Born in the Martinique village of Trois-Ilets, Marie-Josephe-Rose Tascher de la Pagerie is a complex figure on the island, both revered and reviled.
Case in point: vandals have made off with Josephine's head.
"Some blame Josephine for the continuation of slavery," says local tour guide Bernadette Ducteil. "They say she influenced her husband [Napoleon] to reinstate slavery because her family owned a plantation, and they would suffer financially if slavery ended."
Just off La Savane, on rue de la Liberte, I come upon a grand building known as Bibliotheque Schoelcher. The library bears the name of Victor Schoelcher, a historic figure and abolitionist whose efforts to end slavery made him a national hero.
The Byzantine-Romanesque structure -- unveiled at the Paris Exposition in 1889, then dismantled and reassembled piece by piece in Martinique -- boasts Egyptian columns, mosaic tiles and sweeping shelves lined with hundreds of volumes, (which I discover are mostly written in French).
A short walk from the library is another landmark, Cathedrale St-Louis, whose lofty steeple towers over Fort-de-France. Stepping inside, I get a closer look at the stained-glass windows, featuring scenes from Martinique's history. Catholicism is the island's principal religion, although many other religions are also present.
I kneel to say a brief prayer before going back outside. It's time for lunch, so I decide to sample the local flavors of the Fort-de-France market.
Crammed with stalls and vendors, the covered market boasts a cornucopia of fruits, vegetables and spices: plump mangos, bananas, stalks of sugarcane, coconuts, cinnamon and curry. There are souvenirs, such as carved wooden figures and handwoven straw hats.
Nearby is Chez Carole, a small restaurant that serves simple, yet delicious Creole-inspired fare.
In Martinique, where meals can be multi-course affairs, local cuisine is a fusion of African and French cooking, with Caribbean influences.
Certain staples -- including starchy tubers such as malanga, white yams and sweet potatoes -- often appear in the form of a mousse or gratin; while many items, from seafood to filet mignon, may be topped with creamy sauces. As in France, fine wines and bottled waters are ubiquitous.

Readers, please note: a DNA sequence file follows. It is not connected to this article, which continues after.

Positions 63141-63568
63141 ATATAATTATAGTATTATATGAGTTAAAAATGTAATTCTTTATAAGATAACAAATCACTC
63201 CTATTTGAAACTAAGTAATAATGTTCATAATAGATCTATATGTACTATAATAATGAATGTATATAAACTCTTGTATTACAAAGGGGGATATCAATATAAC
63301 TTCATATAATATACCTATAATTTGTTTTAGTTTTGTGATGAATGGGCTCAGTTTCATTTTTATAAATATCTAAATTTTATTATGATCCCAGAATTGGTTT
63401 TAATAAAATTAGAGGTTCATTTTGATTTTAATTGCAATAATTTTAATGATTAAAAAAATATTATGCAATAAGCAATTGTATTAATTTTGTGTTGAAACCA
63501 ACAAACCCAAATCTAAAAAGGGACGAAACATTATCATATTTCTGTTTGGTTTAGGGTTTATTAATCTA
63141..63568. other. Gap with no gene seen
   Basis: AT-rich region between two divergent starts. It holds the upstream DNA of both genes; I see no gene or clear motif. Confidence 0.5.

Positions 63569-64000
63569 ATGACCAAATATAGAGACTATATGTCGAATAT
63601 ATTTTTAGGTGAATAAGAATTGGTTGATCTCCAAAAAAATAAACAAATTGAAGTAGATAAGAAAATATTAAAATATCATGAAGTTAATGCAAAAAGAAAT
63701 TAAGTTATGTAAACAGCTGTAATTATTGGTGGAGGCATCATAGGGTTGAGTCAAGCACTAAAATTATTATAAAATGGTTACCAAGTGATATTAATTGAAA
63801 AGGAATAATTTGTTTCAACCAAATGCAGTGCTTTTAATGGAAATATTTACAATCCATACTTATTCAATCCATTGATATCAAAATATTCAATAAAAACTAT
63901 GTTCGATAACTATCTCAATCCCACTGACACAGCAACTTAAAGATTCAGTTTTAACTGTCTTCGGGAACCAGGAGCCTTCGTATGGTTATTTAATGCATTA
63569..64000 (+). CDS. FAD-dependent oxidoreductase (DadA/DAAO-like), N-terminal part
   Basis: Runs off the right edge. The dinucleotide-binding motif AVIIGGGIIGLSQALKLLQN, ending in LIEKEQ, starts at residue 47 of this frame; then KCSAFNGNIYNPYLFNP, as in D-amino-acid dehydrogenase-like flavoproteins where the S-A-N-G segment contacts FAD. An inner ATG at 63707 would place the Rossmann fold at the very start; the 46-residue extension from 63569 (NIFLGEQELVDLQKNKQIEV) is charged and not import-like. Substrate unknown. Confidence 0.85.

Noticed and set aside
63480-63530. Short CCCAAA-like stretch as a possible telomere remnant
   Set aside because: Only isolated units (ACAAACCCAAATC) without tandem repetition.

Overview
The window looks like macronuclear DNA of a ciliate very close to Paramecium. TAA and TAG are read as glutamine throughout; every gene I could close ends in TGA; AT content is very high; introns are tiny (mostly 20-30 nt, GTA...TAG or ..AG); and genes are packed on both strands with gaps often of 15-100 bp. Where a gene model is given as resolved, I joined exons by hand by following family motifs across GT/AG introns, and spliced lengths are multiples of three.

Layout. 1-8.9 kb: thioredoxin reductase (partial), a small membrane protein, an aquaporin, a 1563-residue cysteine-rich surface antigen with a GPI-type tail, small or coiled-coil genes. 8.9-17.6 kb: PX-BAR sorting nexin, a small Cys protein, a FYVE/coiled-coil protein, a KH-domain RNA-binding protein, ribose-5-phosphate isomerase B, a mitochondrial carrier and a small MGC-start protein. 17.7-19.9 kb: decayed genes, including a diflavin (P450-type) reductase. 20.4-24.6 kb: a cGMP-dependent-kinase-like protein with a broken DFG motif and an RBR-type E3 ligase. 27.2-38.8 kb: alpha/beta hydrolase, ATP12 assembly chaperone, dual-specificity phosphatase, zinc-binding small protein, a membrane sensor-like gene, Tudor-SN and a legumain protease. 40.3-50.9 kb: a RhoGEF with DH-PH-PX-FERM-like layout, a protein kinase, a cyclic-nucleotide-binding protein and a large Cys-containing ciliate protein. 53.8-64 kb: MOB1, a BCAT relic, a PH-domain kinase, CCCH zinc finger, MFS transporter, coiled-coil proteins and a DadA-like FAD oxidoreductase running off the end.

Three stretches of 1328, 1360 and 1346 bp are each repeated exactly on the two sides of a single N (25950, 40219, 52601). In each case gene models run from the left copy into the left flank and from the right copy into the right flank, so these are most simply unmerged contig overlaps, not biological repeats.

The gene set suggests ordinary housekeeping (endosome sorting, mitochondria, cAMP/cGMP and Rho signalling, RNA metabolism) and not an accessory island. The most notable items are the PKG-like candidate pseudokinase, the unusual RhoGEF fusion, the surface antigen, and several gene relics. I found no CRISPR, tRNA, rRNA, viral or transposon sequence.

Chef-owner Carole Michel, who also graciously waits tables, serves a luncheon feast of crisp accras (codfish fritters), plantains, savory chicken and rice, and a cucumber and tomato salad with a vinaigrette.
For diners who can manage dessert, there's coconut flan, and beverages include ginger beer, or Michel's freshly blended tropical fruit smoothies. The cost of the entire meal is about six euros, less than $8.
After my long day, I head back to the hotel and grabbed my swimsuit for a quick dip before dinner. Martinique's numerous beaches are public, though some hotels charge fees to use their facilities.
While the water is crystal clear across the island, the sand's color and texture vary by location. In the north, for instance, the sand is inky and coarse from the volcanic ash of Mount Pelee, the deadly volcano that erupted in 1902. South of Fort-de-France, the sand is silky and oyster-colored.
I visit several beaches, but one of my favorites is in the town of Les Anses d'Arlet, a cozy fishing village where the lapping ocean waves feel like bathwater.
The next morning, I take a ferry ride to the little village of Trois-Ilets, whose translated name means "Three Islands," which are nearby. About 3,000 people reside in the village, whose quaint cottages are known for their unique tile roofs.
The first stop is Chateau Gaillard, site of the Cocoa and Coffee Museum, which has artifacts and a collection of early chocolate advertisements. At Mangofil, an eco-adventure park, fearless visitors can be hitched to a cable line that glides through the treetops.
Then it's on to La Savane des Esclaves, where visionary Gilbert Larose spent years building a reenactment of a slave village, complete with traditional huts and gardens.
The museum offers demonstrations (such as the making of a cocoa bar) and ancient dance rituals.